Stuart Parker wrote a great article about the dynamics and strategy of the upcoming transit tax plebiscite in B.C. This is my quick analysis of reader comment discussion on CBC and what it shows about No supporters there.
The vote is about whether to pay for transportation improvements (including transit, roads and bike routes) with a 0.5% sales tax. I have argued that this isn’t really about transit: it’s about what kind of city we want to live in, and supporters need to communicate that vision to voters. On Gordon Price’s blog I argued for a positive message. One of my suggestions was not to hide the cost, but to own it: building a city means pitching in, making sacrifices and commitments.
Parker says this positive messaging won’t work. His experience is that voters in B.C. referendums always choose the option that they perceive as punishing the elites. Cynical that politics can achieve anything positive, they vote against, not for; to win the plebiscite, the Yes side needs to understand this anger and harness it. I won’t get into the situation in more detail here.
I study reader comments, and I participate in them. Though they are widely viewed as the cesspools of the Internet, it is there that I read things that give me tremendous optimism and hope. Even when they are bad, hateful, or wrong they force one to acknowledge the power of ideas we might rather not hear about.
I have been reading what CBC commenters have to say about the transit tax. They are not uplifting. I have been beginning to wonder whether a positive communication strategy could work. Then I read Parker’s analysis; it explains perfectly what I have been seeing.
First, to the significance of reader comments: In 2010, Pew found that significantly more Americans commented on news in comments (25%) than via social media (17%) or Twitter (3%). CBC reports that three quarters of their readers read the comments while about a third have commented at some point.
Comments are not representative. If they were, the Conservatives would not have won the last federal election. But they do show what narratives and arguments are out there and provide hints about their relative effectiveness. Examined over time they could potentially reveal changes in popular views.
Data & analysis
Last Sunday, CBC published a story about harmonizing the transit tax. In the reader poll attached to the story, 27% supported the tax while 66% opposed it.
Comments were even more strongly against. In a random sample of 30, 16 were against compared to 3 for. Comparison with the poll results suggests volume of comments is a poor indicator of the views of the readership. After all, most comments are motivated by disagreement with whatever they are responding to. Happy readers have little to say.
Still, four of the 10 most prolific commenters (including me) were in favor; we wrote 64 comments. The other six were against and wrote 93. Probably the top-rated Yes comment rates +4 (one of those votes is probably mine), with a rebuttal rated +8. One should expect fewer votes for replies: this result is consistent with the poll, pointing to opinion running worse than 2:1 against.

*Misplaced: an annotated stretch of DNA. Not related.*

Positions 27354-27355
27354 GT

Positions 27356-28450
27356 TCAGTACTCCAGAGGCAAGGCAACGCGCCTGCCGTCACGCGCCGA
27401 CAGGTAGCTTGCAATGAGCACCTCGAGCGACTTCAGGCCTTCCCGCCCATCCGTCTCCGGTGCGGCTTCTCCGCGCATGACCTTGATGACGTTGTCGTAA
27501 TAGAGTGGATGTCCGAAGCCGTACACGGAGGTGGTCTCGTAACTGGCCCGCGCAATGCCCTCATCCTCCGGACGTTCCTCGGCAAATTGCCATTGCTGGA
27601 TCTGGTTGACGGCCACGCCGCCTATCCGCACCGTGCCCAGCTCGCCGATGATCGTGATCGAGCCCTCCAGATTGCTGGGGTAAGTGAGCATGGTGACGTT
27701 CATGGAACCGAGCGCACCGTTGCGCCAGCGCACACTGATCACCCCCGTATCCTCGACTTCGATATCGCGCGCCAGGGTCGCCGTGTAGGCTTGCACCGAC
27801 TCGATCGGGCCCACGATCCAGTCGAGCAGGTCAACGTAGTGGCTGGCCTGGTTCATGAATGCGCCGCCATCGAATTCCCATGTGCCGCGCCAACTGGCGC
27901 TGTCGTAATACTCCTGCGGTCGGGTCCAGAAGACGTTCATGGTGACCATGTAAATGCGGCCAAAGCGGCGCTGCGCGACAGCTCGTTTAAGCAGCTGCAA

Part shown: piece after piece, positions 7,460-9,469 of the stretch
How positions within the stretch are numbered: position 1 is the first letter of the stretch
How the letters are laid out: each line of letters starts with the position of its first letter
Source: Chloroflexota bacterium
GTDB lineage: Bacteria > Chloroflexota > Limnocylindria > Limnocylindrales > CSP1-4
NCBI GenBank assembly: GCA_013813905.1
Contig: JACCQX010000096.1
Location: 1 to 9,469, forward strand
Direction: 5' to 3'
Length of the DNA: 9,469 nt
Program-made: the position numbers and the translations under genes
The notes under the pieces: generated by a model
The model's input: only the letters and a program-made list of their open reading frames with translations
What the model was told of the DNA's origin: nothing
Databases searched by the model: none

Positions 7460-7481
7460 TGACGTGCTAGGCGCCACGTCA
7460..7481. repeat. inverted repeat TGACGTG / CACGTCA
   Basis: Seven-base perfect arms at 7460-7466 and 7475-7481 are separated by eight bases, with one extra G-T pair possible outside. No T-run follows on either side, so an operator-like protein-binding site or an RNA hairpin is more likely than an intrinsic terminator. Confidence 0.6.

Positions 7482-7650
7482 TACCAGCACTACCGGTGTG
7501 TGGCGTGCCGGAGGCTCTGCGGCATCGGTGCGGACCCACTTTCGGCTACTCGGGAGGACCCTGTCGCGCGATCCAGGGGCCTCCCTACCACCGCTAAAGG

Why? All of the 34 comments with the highest rating are opposed. Targets of criticism or blame are: Translink (16), the province/Liberals (8); the mayors (1); other elites, including “smug Vancouverites” (5). Complaints include “hideous service,” “that scam called a zone system,” “jaunts overseas,” “the improvements dont go far enough,” “Port Mann bridge tolls,” a truncated Broadway subway for the wealthy(!). Elsewhere there are criticisms that it hurts the poor and that it subsidizes riders. As Stuart says, the No side makes strange bedfellows.
Two particularly bizarre top complaints stand out. “I live in Courtenay, will I be able to claim an exemption for any purchases I make in the Lower Mainland?” (+8), and “More taxes and there are no public washrooms?” (+9). In a story the next day a comment blamed Translink for a run of red traffic lights (+15). A reply elaborated: it does not matter whether they are Translink’s jurisdiction because synchronizing them would be a cheap alternative for reducing congestion.
These are rationalizations, not reasons. That does not make them wrong (many of the complaints are valid): it points to a deeper underlying motivation. People want to say No and are piling on justifications for that choice. They are angry; my impression is that positive claims only make them angrier.
I remain ambivalent because I don’t know how widespread the No views are. I do not know the representativeness or demographics of these discussion participants. A few angry commenters (most of the 134 participants in that discussion) are not that important. There are other people who are reading but not writing; perhaps they do not react the same way. But mightn’t that show up in the ratings?
I think a big part of the challenge is to get out the Yes vote, which I suspect is prevalent among a younger demographic who tend to stay home. They need to feel committed enough to act. Even if there are many opponents, focusing on them may be a misdirection of resources: just as with climate change (which CBC commenters generally don’t buy), where efforts to convert deniers has detracted from the more productive task of mobilizing supporters.
It seems to me to be easy enough to go full negative and blame politicians for this mess. I have done a little of that myself. Blaming them is fair in the narrow sense that they are responsible, but unhelpful in the sense that the pursuit of utopia only takes us away from the work of real politics. The problem I see is how to go negative without contributing to neoliberal efforts to undermine faith in the potential of collective action.